Equally instrumental in the study of Arabic and Syro-Aramaic as well as missionary activities were a group of Maronites, Arabic speaking Syrian and Lebanese Christians, who had been present in Rome since the foundation of the Maronite College by Gregory XIII in 1580. Among these, Abraham Ecchellensis (Ibrahim al-Haqillani) became one of the most prominent seventeenth century scholars and contributed to the Arabic translation of the Bible. Ecchellensis left Rome in 1645, the same year as Marracci arrived.
Marracci was in contact and worked with some of these linguists and theologians. From 1656 until close to his death in 1699, he was the successor to Guadagnoli, who had replaced Ecchellensis in 1640 as the Chair of Arabic Language at La Sapienza. As a member of the Pontifical Commission assigned to study the forged Lead Books of Granada, which were discovered in the Sacromonte in Granada in 1595 and brought to Rome in 1645, Marracci worked together with the Jesuits Athanasius Kircher and Giambattista Giattini, the Franciscans Bartolomeo da Pettorano and Antonio dall’Aquila, author of a book on Arabic grammar, and Guadagnoli. As a member of the commission for the translation into Arabic of the Bible, he worked with Ecchellensis, Guadagnoli, Kircher, Giattina, the Capuchin Brice de Rennes, the Carmelite Célestin de Sainte-Ludwina (brother of Jacob Golius and translator into Arabic of Cesare Baronio’s Annales Ecclesiastici), dall’Aquila, and Sergio Risi who was a Maronite bishop in Damascus. These relationships bear witness to the existence of a lively network of Catholic linguists, thinkers, and translators in Rome, of which Marracci quickly became a prominent member.
He was also in contact with Cardinal Gregorio Barbarigo, Bishop of Padua, who was the promoter and founder of a school of Oriental languages which was run in the seminary of Padua, where the Arabic language was taught starting out from 1680. The Archbishop of Mardin, Timoteo Agnellini, was one of the most eminent scholars working there. He taught Arabic languages and cooperated with the Padua printing works in printing Oriental books.
The Editorial History
Publishing and translating the Qur’ān in the second half of the seventeenth century was not an easy task. In fact, despite the interest of Oriental languages for missionary and polemical purposes, it was forbidden under the pontificate of Alexander VII (1655-1667). This changed under the pontificate of Innocent XI: Emperor Leopold I defeated the Ottomans in the siege of Vienna in 1683, the Pope and Cardinal Gregorio Barbarigo supported Marracci’s work.
Despite this, the Alcorani textus universus, and particularly the Refutatio Alcorani, had a long gestation. Documents belonging to Marracci and preserved in the Roman archives of the order of Clerics Regular of the Mother of God allow us to affirm that he begun working on his translation from the 1650s. This means that he dedicated more than forty years working on the Qur’ān and related Islamic literature. The manuscripts stored in Rome also demonstrate how Marracci reworked his writings several times through retranslations and corrections.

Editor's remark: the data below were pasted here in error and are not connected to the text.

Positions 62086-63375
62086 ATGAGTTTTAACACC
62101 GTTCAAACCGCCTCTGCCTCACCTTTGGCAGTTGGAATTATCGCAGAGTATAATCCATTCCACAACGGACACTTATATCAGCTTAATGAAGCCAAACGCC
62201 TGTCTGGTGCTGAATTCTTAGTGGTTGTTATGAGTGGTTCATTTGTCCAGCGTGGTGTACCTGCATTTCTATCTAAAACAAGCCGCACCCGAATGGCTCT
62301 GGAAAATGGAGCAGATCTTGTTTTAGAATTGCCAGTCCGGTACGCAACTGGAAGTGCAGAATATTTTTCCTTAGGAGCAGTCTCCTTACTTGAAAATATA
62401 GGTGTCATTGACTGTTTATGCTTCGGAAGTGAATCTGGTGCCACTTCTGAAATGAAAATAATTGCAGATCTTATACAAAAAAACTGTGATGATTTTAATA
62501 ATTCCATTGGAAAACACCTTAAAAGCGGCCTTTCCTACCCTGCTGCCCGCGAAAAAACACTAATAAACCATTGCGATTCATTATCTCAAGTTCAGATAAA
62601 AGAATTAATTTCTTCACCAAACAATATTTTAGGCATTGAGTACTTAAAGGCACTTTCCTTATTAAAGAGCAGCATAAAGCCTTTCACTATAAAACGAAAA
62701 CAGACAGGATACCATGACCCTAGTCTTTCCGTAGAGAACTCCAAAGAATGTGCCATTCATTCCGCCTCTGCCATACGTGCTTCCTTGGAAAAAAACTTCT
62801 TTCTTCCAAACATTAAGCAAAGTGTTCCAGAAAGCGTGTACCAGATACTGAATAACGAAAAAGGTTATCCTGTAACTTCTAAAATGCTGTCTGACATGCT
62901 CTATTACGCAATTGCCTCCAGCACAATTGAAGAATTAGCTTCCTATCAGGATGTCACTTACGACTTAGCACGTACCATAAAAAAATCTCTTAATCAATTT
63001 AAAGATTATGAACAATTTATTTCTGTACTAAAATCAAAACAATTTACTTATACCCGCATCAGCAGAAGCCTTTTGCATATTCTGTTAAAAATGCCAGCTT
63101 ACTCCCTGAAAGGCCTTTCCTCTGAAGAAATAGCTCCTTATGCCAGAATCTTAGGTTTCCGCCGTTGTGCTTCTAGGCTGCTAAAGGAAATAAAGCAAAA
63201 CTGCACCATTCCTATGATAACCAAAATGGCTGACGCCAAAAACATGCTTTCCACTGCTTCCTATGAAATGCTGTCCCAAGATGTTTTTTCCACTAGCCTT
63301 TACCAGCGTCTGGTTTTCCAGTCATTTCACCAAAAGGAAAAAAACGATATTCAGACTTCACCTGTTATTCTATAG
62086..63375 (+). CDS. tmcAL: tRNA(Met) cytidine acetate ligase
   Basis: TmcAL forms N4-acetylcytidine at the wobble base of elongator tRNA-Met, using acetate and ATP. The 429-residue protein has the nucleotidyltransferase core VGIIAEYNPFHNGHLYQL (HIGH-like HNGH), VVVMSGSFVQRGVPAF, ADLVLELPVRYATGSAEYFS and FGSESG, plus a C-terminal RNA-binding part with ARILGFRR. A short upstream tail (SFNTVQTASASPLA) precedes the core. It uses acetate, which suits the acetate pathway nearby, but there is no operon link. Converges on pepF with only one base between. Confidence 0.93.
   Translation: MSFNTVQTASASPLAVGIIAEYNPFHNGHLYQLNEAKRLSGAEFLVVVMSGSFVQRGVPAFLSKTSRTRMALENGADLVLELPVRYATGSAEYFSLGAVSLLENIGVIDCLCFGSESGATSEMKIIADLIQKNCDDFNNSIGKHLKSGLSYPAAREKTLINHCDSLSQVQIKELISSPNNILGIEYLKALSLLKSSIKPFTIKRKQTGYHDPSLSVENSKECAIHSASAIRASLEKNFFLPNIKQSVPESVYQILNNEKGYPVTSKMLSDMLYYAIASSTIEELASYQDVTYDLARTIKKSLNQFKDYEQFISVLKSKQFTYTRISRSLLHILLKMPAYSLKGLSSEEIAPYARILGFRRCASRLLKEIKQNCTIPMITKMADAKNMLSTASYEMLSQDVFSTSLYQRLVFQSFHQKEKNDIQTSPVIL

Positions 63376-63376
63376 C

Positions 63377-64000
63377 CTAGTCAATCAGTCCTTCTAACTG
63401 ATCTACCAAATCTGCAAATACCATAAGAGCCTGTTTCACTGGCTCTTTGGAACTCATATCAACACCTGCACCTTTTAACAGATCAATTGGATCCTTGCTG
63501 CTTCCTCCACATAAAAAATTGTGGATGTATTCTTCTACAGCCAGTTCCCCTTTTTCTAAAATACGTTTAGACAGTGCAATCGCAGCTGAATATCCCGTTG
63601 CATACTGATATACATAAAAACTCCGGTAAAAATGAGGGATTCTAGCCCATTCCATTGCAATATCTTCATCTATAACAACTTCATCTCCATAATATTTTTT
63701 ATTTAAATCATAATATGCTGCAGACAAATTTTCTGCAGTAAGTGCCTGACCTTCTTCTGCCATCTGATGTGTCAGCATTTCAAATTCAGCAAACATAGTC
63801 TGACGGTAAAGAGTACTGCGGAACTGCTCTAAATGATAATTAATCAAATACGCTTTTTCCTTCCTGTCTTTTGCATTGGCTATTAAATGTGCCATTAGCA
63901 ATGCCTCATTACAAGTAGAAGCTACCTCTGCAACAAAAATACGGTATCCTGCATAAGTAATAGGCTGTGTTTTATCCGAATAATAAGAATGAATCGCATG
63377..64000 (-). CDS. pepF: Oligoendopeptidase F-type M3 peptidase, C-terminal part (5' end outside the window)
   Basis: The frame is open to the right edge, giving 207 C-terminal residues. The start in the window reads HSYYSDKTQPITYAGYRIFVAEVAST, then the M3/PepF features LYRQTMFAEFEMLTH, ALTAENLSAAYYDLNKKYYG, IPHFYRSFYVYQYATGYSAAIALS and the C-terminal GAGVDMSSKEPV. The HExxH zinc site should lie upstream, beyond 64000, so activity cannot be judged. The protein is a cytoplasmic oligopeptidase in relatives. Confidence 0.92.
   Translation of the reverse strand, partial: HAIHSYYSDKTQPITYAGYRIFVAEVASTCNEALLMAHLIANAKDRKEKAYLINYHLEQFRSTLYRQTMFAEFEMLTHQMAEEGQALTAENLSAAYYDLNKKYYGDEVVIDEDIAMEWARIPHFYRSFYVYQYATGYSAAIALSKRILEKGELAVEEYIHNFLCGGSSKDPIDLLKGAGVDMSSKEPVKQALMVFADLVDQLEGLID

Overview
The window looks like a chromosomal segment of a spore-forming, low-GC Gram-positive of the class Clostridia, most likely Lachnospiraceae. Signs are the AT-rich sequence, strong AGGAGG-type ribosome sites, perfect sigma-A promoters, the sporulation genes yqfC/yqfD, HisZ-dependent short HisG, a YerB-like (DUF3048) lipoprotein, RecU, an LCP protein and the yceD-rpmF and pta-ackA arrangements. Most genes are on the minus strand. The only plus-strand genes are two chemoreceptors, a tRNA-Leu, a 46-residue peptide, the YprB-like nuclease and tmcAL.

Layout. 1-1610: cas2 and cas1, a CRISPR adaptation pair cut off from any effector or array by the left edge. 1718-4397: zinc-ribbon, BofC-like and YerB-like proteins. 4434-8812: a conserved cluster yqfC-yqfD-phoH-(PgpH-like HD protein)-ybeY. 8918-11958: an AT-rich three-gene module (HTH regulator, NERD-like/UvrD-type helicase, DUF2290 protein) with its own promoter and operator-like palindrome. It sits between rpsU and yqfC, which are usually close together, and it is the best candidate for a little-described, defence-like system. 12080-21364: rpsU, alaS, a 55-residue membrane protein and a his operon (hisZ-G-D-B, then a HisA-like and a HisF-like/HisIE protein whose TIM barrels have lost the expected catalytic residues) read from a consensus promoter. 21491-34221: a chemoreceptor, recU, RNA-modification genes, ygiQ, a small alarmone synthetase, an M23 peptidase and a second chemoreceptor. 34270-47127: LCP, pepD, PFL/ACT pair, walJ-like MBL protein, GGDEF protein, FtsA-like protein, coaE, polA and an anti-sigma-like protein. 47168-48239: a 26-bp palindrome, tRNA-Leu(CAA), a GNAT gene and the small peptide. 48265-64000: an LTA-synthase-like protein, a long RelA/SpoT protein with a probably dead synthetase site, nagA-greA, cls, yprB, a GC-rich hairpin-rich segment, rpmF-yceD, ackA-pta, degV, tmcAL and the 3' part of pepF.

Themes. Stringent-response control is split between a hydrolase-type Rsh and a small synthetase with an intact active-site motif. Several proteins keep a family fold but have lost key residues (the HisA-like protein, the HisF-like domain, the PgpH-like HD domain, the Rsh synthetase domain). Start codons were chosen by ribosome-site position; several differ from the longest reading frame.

Thanks to his correspondence with the Florentine academic and librarian Antonio Magliabechi, we are now better informed about the phases of Marracci’s work and his attempts to publish it. In fact, he was conscious of the difficulties regarding the publication of a refutation and a Latin translation of the Qur’ān, and at the same time he believed that his goal could be achieved if he found appropriate support within the Vatican and managed to maintain good relations with the Curia.
However, the course along the road towards the publication of his masterpiece was dotted with obstacles. In 1674, he claimed that his work was going to be published since he was sure that the Holy Office would approve the publication, but even in 1677 he was still asking Propaganda Fide to print his work against Islamic doctrinal errors in order to defend the Christian religion. Regarding this request, a peculiar misunderstanding befell Marracci. In the document in which he was asking for the approval to publish his work, the phrase “contro gli errori dei Mahomettani” (“against the errors of the Muslims”) became “contro gli errori dei Mainotti”, who were a group of Greek Catholics living in the Italian peninsula. Propaganda Fide approved the document on 7 July 1677, but due to this strange misinterpretation, Marracci was granted the permission to publish a work against the Mainotti Catholics. Whether this was the voluntary error of a malicious censor or a genuine misunderstanding, the publication of his work was suspended nonetheless.
Further mistakes were committed by the Vatican, Propaganda Fide and censorship, and new objections were raised against Marracci in 1679, 1682, and 1684. He described these as “silly objections” (“frivolissime opposizioni”) but they still had the result of affecting Pope Innocent XI’s opinion negatively. Bureaucratic delays and opposition within the Curia slowed down and delayed the publication for years. Even the support of various cardinals did not avoid Marracci from being denied the approval and permission to print his work. In an Inquisitorial Resolution dated 1684, Marracci’s enterprise is portrayed as an attempt to refute the entire Qur’ān by including the Arabic text divided into parts, with each part followed by the interpretations of Muslim scholars “which are more ridiculous than the Qur’ān itself”. According to this Inquisitorial resolution, Marracci followed the example of Augustine of Hippo and other Fathers of the Church, who quoted passages from the writing of the heretics in order to refute their doctrines. For this reason, the author of the resolution asked for Marracci’s work to be approved. However, despite the words of approval and the comparisons with Augustine and the Fathers of the Church, the Holy Office was not persuaded and on 30 August 1684 refused to sanction the publication of the refutation and the translation. However, on 3 October 1684, the ruling was overturned and Marracci obtained the repeal of the judgment. In spite of this decision, obstacles and delays remained frequent.